— Lara Owen, author, Growing Your Inner Light: A Guide to Independent Spiritual Practice
"I enjoyed seeing and hearing Don José at work and seeing Pablo and his beautiful work. The film is a good introduction to that whole world. It does a good job putting the world of ayahuasca shamanism on the table."
— Jeremy Narby, PhD, author of The Cosmic Serpent: DNA and the Origins of Knowledge
"I enjoyed the DVD and the journey back to Iquitos and the shamanic paradigm. This was a sweet little introduction to the ayahuasca scene and I liked the intimacy of it with the small cast of characters and the journey itself. Great editing and production values, and lovely, lingering Pablo Amaringo art and interview. Great work!"
— Rak Razan, author of Aya: A Shamanic Odyssey
"This is a gem of a movie — contemplatively paced, beautifully photographed, and filled with insights into the practice of ayahuasca shamanism in the Upper Amazon. The interviews with shaman José Campos, visionary artist Pablo Amaringo — the last before his death — and phytochemist Julio Arce Hidalgo provide a solid grounding for the story of the filmmaker's own quest for healing and understanding. Poignant and moving, the film is enriched with an evocative soundtrack by Peruvian recording artist Artur Menas Salas."
—Steve Beyer, author Singing to the Plants
Excerpt from RealitySandwich.com review/interview...
“As interest in ayahuasca grows, so does the question of how to explain this mysterious phenomenon to the uninitiated seeker. Filmmaker Michael Wiese’s latest documentary, The Shaman and Ayahuasca: Journeys to Sacred Realms, meets this challenge with remarkable grace. Equal parts National Geographic and vacation travelogue, the story follows Wiese and his companions — his wife, photographer Geraldine Overton, and their charismatic translator, Alberto Roman — on a trip to the Amazon to meet internationally known shaman Don Jose Campos. Shot in various locations around Peru, the film explores the role of this powerful plant medicine in Amazonian culture through a series of vignettes and intimate interviews with Don Jose and several of his close associates. Each person brings a unique perspective to the emerging picture, weaving threads of indigenous wisdom, contemporary science, and existential philosophy into the complex tapestry of the ayahuasca experience.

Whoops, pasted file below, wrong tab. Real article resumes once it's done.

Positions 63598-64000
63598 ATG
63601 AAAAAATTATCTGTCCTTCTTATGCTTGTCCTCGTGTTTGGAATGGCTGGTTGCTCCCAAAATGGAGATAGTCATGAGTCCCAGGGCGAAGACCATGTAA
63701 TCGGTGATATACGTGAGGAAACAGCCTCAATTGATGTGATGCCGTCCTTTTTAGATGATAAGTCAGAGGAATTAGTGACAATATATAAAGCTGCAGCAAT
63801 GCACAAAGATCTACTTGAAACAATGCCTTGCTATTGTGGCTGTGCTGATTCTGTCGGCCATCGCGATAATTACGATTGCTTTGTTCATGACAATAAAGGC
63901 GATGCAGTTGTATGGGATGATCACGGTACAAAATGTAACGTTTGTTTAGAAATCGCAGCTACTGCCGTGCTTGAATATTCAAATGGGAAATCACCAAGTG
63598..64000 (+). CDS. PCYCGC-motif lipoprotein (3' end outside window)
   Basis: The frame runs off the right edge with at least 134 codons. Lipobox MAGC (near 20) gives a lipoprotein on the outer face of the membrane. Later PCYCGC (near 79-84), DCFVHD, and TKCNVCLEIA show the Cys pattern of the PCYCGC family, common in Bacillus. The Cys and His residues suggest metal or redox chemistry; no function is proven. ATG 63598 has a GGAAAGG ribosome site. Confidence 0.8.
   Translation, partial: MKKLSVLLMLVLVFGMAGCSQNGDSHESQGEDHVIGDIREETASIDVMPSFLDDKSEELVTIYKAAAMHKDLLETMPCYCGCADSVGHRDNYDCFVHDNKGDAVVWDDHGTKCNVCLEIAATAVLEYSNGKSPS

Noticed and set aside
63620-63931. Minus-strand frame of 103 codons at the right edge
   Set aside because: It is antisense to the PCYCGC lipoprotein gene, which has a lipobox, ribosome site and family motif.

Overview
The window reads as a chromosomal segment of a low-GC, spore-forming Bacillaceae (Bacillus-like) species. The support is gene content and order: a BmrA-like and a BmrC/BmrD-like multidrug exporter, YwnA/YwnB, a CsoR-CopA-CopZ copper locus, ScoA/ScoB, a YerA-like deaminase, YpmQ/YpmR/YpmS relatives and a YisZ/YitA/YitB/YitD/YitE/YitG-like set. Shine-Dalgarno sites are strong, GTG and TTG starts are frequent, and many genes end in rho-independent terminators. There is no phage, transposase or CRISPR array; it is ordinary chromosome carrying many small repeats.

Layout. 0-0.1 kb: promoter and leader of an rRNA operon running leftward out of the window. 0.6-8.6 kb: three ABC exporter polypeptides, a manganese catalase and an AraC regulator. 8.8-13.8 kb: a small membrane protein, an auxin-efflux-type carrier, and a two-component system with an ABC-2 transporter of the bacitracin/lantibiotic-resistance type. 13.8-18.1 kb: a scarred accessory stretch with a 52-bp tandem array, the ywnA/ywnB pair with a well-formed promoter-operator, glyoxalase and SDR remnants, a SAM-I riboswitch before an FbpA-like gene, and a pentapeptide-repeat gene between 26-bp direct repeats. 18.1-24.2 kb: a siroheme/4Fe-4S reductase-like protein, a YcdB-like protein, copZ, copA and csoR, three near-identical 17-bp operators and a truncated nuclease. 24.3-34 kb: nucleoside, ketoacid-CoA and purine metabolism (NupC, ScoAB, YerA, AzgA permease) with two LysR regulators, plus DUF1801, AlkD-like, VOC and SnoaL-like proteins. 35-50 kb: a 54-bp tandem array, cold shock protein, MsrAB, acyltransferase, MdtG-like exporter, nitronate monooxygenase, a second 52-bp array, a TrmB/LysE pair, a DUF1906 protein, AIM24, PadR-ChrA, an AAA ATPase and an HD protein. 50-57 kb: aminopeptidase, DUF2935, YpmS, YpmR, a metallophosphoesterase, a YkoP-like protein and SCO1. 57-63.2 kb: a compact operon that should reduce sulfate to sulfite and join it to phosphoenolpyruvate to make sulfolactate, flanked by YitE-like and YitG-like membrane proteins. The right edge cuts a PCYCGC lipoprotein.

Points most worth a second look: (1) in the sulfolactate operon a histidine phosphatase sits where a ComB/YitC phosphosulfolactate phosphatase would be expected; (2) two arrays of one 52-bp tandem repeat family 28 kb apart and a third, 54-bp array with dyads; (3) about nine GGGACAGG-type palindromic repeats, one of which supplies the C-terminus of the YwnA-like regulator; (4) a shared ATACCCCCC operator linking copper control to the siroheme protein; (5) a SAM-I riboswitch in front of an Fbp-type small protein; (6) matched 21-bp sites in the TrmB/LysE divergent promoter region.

In an opening scene, Don Jose discusses with striking sincerity his deeply rooted connection to the natural world around him. Humans are meant to exist in symbiosis with the plants and animals, he explains, standing amidst a menagerie of medicinal shrubs and trees he knows by heart. When the group travels to meet Don Jose’s friend, the late visionary painter Pablo Amaringo, this obscure human-plant communion is brought visibly to life. In mind-bending portraits of jaguar-skinned shamans enshrouded by seeing-eye vines, the spiritual alchemy between man and nature that takes place in the ayahuasca realms is magically revealed. These enchanting interviews with Amaringo, recorded only months before his untimely death, are among the film’s brightest highlights.
With Wiese acting as narrator, The Shaman and Ayahuasca is also a deeply introspective story of healing and discovery. Afflicted by Parkinson’s disease, the filmmaker was initially drawn to the Amazon in hopes of finding a cure in the psychoactive brew. But the journey into the heart of ayahuasca shamanism, he would discover, is about something much larger—and stranger—than one’s own mortal spark in the flux of life.”
Read Full Review On RealitySandwich.com